Northumbria University exhibition provides a behind-the-scenes look at the life and work of the celebrated County Durham painter.
Never-before-seen sketches, journals, letters and paintings by the artist Norman Cornish have gone on display as part of a unique exhibition, revealing more detail about his early work and artistic processes.
Cornish Revealed, currently on show at Northumbria University’s Gallery North, provides a fascinating insight into Cornish’s life and includes work which has never been displayed in public before.
The exhibition is the result of years of research by academics at Northumbria University – which has a strong link to the County Durham artist and his family and is home to the largest collection of his work anywhere in the world.
Professor Jean Brown is director of Northumbria’s University Gallery and one of the UK’s foremost authorities on the life and work of Norman Cornish.
She said: “This exhibition brings together pieces from our own collection as well as others on long term loan to really examine the techniques and materials Cornish used in his work.
“As well as finished paintings we have also examined a whole variety of materials, including initial sketches, notes, letters and other personal items which, together, give us a much clearer picture of his development as an artist.
“This focus on research means this exhibition is very different to anything else and definitely a must for any fans of Cornish’s work.”
Norman Cornish was born in Spennymoor, County Durham in 1919 and left school at the age of 14 to work as a coal miner. He had always been interested in drawing and painting and joined a sketching club at the Spennymoor Settlement, where he was given the opportunity to exhibit his work. In 1966 he left the pits to become a professional painter and became known as one of the most sought-after contemporary painters in the country.
Last year marked the 100th anniversary of Cornish’s birth, with exhibitions and events taking place to mark the milestone, including a major retrospective exhibition at The Bowes Museum in County Durham, which Professor Brown has been involved in.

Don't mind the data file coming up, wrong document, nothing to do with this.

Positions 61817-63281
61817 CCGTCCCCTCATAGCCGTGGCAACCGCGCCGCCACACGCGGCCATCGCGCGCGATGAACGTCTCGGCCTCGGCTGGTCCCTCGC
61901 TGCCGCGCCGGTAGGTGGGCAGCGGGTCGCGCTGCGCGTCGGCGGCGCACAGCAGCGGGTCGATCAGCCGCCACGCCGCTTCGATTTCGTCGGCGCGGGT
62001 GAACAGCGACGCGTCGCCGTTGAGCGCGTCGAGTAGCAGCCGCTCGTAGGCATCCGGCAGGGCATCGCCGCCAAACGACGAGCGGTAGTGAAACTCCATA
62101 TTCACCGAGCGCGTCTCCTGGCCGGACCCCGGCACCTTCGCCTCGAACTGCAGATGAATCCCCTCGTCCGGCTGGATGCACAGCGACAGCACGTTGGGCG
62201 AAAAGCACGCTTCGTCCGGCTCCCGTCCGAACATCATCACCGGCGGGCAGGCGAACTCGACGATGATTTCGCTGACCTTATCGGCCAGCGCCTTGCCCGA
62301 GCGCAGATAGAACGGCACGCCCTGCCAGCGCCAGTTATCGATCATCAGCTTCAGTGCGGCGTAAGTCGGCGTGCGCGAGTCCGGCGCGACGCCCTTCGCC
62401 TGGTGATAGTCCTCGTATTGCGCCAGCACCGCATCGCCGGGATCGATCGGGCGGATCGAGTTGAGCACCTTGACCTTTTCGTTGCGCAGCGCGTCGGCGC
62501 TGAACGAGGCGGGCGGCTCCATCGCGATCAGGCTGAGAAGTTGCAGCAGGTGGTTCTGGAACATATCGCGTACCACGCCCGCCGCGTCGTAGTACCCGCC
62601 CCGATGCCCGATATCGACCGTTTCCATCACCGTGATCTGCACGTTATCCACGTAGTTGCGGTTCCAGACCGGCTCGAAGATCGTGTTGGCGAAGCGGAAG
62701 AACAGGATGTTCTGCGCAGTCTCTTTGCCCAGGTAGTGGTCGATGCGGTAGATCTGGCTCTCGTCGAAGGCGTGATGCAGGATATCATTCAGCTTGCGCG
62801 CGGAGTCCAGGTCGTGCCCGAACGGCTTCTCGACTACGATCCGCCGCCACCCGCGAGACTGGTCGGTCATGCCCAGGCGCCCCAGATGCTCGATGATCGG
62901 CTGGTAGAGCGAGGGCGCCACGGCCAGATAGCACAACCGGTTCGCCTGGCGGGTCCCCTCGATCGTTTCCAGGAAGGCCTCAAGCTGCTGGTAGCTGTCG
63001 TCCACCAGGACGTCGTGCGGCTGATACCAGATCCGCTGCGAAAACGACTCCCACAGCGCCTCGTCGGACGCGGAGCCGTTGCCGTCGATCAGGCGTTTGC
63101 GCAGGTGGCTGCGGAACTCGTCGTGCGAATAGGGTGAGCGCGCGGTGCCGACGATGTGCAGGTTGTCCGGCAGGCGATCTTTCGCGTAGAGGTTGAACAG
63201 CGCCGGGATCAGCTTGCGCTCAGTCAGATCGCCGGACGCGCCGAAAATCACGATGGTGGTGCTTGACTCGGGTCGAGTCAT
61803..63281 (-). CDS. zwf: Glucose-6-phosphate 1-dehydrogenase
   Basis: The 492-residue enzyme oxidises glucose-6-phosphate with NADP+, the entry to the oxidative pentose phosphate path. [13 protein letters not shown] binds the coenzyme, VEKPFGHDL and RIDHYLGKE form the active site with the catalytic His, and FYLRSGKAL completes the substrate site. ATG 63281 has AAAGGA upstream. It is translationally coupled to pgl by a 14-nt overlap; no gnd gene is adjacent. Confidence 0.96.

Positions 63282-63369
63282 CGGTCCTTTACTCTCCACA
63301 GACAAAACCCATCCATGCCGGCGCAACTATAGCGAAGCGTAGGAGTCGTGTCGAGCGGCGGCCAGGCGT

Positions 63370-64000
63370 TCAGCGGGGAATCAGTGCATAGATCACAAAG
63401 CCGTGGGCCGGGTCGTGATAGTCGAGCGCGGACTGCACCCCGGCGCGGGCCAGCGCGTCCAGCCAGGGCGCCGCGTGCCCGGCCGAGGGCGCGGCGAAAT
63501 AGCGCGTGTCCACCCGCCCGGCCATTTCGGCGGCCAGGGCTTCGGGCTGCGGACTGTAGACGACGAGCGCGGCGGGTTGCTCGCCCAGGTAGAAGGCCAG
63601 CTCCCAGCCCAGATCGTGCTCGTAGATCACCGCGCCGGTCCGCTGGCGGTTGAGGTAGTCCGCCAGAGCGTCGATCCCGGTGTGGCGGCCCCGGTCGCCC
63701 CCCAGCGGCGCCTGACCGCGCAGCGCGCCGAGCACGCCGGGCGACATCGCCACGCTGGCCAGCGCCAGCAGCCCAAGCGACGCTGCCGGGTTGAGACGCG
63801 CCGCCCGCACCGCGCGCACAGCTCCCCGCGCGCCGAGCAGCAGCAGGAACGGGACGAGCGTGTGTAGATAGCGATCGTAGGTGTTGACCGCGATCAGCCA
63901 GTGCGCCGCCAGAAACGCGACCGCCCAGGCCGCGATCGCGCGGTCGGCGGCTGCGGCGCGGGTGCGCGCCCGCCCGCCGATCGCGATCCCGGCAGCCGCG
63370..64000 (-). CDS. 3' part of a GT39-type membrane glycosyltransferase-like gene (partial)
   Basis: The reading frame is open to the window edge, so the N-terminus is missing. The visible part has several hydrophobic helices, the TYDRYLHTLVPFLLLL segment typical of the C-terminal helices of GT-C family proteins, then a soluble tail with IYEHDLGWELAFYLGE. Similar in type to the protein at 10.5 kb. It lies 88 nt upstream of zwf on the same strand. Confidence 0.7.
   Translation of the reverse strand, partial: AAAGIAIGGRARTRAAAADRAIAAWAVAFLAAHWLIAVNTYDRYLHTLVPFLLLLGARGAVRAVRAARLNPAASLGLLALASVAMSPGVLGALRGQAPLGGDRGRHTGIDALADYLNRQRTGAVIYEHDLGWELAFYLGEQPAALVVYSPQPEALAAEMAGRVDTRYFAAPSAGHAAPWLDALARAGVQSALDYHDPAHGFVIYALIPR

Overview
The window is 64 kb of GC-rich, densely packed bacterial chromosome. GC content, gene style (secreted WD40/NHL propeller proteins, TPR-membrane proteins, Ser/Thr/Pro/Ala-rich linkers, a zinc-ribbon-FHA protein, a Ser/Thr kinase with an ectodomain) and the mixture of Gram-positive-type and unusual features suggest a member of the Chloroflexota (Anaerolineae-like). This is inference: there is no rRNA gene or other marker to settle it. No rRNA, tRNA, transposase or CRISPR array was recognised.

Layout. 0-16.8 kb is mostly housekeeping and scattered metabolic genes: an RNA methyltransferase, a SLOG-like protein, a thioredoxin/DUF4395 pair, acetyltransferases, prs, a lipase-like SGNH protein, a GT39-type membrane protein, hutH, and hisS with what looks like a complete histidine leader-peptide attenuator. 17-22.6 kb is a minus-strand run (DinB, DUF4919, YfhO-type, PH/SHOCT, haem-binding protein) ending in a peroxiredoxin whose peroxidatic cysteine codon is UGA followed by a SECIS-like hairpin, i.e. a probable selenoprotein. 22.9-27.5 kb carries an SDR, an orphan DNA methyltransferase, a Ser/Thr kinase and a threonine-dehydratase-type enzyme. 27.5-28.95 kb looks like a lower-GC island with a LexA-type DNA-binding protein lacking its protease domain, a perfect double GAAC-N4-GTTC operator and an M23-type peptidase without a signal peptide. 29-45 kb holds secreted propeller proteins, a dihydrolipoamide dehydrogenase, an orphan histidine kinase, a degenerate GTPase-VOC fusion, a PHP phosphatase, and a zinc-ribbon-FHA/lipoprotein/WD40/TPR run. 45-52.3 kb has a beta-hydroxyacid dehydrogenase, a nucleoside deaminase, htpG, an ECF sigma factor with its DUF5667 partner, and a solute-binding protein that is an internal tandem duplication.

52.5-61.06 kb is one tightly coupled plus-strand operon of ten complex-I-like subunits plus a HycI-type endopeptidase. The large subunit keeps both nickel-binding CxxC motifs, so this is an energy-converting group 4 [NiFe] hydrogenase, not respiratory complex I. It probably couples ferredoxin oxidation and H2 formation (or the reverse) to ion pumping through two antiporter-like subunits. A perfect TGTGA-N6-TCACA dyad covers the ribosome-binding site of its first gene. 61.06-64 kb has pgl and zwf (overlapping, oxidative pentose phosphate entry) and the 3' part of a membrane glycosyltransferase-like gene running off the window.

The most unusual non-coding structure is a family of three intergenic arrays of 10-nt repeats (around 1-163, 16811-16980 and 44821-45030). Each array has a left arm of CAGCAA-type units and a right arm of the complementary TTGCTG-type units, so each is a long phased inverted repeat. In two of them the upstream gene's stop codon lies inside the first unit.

Northumbria’s connection with Norman Cornish dates back to the late 1980s, when he presented a body of his work to the University for its permanent collection. Over the years this has been used to support both research and teaching.
Many of the paintings held in the Northumbria collection were not dated, so academics have been working closely with Cornish’s son and daughter to try and piece together information to determine the chronology of his work.
As Professor Brown explains: “We have had a really unique opportunity thanks to the archive of materials which Cornish left to the University.
“He was of a generation that never threw anything out and we have had access to photos, letters, annotated journals and plans which have allowed us to understand more about his mindset during the time he was painting.”
PhD student Lucas Ferguson-Sharp has been working alongside Professor Brown to explore Cornish’s practice, materials and techniques. Originally from Canada, Lucas was drawn to Cornish’s ability to capture the world around him, including the nuances of everyday life, social interaction and labour; themes that remain relevant to a wide audience.
As he explains: “Norman Cornish's unique artistic voice derives from his self-taught nature and unending enthusiasm to create art. During his life time he was sometimes criticized for lacking an art school education and yet that has not handicapped the quality of his work due to a combination of his innate ability and the fact that he taught himself by studying the works of some of the world’s greatest artists. The evidence for this can be seen in the vast collection of art books and journals which he collected throughout his life.
“Cornish took a took inspiration from many master artists such as Van Gogh, Lautrec and Rembrandt and his art practice was an obsession for him, he drew constantly, always trying to perfect his colour, composition, and technique.
“Outside of his art practice he took a keen interest in music, literature, and politics, yet he always kept his own unique voice, following the advice of one of his early mentors to 'draw what you know'.
“Our research aims to uncover the techniques, materials and artistic practice that Norman Cornish utilised, and to contextualise Cornish's artwork in a larger national and international art historical context.
“The exhibition draws from the Norman Cornish Family archive that is currently being held and researched at Northumbria University. The archive holds thousands of objects from Norman Cornish's studio, from his sketch to correspondents to audio recordings.”
Cornish Revealed is on display at Northumbria University’s Gallery North until 22 February. Gallery opening times are 10am to 4pm, Tuesday to Saturday. See some of the work on display in the video below.
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